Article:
The Live, Televised Sports Bubble Cometh
Is the economic viability of live, televised sports on the verge of a nasty correction?
Despite viewership sliding downward for other TV programming, live sports remain a ratings and advertising powerhouse.
Networks have opened their wallets wide to pay for sports broadcasting rights in recent years. Consider the National Football League. DirecTV signed a $1.5 billion-per-year deal in 2014 to have exclusive rights to show out-of-market games. (That deal is now the focus of an anti-trust lawsuit.) CBS is paying $300 million just to broadcast eight Thursday night games in the 2015 season. ESPN spends $1.9 billion a year for “Monday Night Football.”
So why cut such huge checks in an era of TV fragmentation? Simply put: millions of people are still willing to arrange their personal schedules around a game.
Viewership of Major League Baseball on Fox Sports was up more than 25% over last year for the first month of the 2015 season, and local MLB telecasts continue to dominate primetime in several markets. The NFL now attracts an average of 17.6 million viewers per game telecast, and some Sunday/holiday games top 30 million viewers. For comparison, TV’s top-rated series right now, “The Big Bang Theory,” draws about 15 million for a new episode.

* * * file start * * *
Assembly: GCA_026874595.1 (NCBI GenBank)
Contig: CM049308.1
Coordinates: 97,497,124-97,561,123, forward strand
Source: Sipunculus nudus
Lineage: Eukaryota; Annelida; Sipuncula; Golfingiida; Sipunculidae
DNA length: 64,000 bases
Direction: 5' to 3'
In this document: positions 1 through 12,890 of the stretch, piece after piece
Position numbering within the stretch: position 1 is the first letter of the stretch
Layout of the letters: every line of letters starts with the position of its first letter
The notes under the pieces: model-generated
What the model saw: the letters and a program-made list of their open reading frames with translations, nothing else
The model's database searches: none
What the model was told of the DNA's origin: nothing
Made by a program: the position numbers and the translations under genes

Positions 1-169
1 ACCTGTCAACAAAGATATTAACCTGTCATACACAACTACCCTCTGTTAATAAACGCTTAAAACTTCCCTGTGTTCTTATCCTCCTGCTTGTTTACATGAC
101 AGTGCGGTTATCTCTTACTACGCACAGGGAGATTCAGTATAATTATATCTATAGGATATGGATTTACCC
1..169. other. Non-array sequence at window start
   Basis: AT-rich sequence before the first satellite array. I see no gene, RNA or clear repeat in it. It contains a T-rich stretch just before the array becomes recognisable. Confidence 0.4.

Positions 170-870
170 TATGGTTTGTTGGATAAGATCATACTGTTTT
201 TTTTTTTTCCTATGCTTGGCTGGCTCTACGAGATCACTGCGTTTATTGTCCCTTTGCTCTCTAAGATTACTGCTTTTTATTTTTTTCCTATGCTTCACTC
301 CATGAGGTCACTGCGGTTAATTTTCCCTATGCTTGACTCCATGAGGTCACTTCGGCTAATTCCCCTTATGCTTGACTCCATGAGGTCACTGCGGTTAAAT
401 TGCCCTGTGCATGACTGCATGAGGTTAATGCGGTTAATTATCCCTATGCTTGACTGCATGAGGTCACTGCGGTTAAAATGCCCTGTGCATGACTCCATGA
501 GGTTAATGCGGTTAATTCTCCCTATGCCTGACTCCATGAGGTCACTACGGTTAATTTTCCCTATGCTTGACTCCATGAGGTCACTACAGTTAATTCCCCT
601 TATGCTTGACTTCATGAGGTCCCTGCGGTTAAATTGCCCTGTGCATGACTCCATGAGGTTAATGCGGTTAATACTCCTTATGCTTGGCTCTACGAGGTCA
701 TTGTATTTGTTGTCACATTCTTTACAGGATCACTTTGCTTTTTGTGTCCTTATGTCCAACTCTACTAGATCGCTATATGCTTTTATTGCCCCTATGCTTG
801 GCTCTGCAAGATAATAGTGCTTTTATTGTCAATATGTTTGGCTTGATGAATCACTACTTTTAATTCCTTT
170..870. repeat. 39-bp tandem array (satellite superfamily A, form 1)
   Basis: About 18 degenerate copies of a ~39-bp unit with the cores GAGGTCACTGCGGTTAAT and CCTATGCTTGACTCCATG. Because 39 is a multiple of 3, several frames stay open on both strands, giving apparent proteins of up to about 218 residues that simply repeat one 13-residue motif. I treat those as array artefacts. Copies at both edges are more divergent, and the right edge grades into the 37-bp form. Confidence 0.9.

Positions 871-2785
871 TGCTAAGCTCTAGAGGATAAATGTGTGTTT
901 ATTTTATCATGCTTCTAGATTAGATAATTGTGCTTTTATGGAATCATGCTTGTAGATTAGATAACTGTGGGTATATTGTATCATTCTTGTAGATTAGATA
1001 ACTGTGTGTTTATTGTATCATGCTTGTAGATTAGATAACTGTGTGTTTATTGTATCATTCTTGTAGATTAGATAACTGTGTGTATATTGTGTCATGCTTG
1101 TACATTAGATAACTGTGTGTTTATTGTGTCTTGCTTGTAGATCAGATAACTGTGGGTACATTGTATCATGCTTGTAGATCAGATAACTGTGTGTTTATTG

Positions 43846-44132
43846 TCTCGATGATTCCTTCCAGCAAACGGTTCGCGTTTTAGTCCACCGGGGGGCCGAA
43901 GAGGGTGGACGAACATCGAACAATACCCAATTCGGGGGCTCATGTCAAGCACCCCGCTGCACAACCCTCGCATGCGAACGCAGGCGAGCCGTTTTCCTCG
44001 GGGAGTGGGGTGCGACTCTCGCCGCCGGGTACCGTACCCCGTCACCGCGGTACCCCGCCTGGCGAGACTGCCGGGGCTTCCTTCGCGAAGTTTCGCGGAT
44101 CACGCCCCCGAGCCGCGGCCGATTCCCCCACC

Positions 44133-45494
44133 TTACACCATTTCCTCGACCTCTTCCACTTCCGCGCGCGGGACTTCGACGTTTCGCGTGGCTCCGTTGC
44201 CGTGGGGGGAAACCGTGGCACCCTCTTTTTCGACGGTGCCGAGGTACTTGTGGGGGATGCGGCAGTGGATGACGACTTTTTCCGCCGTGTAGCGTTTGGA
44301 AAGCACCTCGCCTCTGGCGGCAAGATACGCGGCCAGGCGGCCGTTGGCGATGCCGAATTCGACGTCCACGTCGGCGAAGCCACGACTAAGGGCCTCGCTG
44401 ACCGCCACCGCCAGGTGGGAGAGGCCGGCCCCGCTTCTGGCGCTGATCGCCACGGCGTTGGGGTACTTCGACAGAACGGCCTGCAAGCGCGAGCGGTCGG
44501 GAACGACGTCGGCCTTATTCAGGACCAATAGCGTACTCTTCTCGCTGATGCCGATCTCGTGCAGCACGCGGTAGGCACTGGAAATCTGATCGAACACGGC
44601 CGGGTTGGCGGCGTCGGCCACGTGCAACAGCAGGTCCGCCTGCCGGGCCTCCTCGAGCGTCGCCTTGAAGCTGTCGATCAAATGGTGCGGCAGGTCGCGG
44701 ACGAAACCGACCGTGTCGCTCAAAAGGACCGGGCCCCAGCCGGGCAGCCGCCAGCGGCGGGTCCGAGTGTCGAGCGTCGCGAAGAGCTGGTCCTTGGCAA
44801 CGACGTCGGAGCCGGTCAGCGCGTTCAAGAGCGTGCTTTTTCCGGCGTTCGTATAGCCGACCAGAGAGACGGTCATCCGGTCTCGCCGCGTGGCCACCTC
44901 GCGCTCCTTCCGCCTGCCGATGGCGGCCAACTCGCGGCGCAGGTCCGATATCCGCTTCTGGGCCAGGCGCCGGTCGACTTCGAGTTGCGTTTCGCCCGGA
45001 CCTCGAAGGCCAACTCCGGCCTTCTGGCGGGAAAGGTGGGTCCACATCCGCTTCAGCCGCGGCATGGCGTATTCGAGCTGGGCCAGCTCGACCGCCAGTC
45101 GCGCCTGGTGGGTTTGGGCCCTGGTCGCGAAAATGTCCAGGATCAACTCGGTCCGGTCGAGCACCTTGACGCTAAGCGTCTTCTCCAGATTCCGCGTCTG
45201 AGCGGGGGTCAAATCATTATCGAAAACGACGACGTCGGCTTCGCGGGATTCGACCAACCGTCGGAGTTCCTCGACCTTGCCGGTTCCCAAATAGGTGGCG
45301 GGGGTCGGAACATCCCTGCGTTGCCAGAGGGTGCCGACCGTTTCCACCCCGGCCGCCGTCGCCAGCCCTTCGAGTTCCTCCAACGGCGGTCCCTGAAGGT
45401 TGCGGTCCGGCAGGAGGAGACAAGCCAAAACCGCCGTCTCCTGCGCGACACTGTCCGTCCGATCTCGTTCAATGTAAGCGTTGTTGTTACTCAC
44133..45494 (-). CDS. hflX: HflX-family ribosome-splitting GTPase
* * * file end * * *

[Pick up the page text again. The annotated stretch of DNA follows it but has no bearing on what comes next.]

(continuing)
At the same time, much of the cost of these mega-deals is getting passed onto customers. This leads to the question: How high can the price of cable go before viewers cut the cord?
The migration of sports fans away from the cable bundle is already underway. ESPN has lost 7.2 million subscribers in the past four years, 3 million just since last year.
“At some point consumers will say ‘Enough is enough,’ ” said Dan Rayburn, a media analyst at Frost & Sullivan.
That temptation for fans is growing. The proliferation of user-generated streaming apps like Periscope and Meerkat, as well as illegal streaming sites, also makes it easy to find any game online for free for those willing to sacrifice some video quality.
More importantly, the MLB, MLS, and NHL all offer streaming packages and continue to expand their online offerings. The NBA has begun to offer fans the option of purchasing single games as well. Could leagues become their own media companies and sell directly to the consumer, eventually leaving networks and cable/satellite providers behind?
If the price of sports programming continues to rise, that may soon become a reality.
“The biggest threat to the cable industry is not cord cutting or streaming, it’s themselves,” says Rayburn. “If they continue to raise rates like clockwork, they’re the biggest threat to their business.”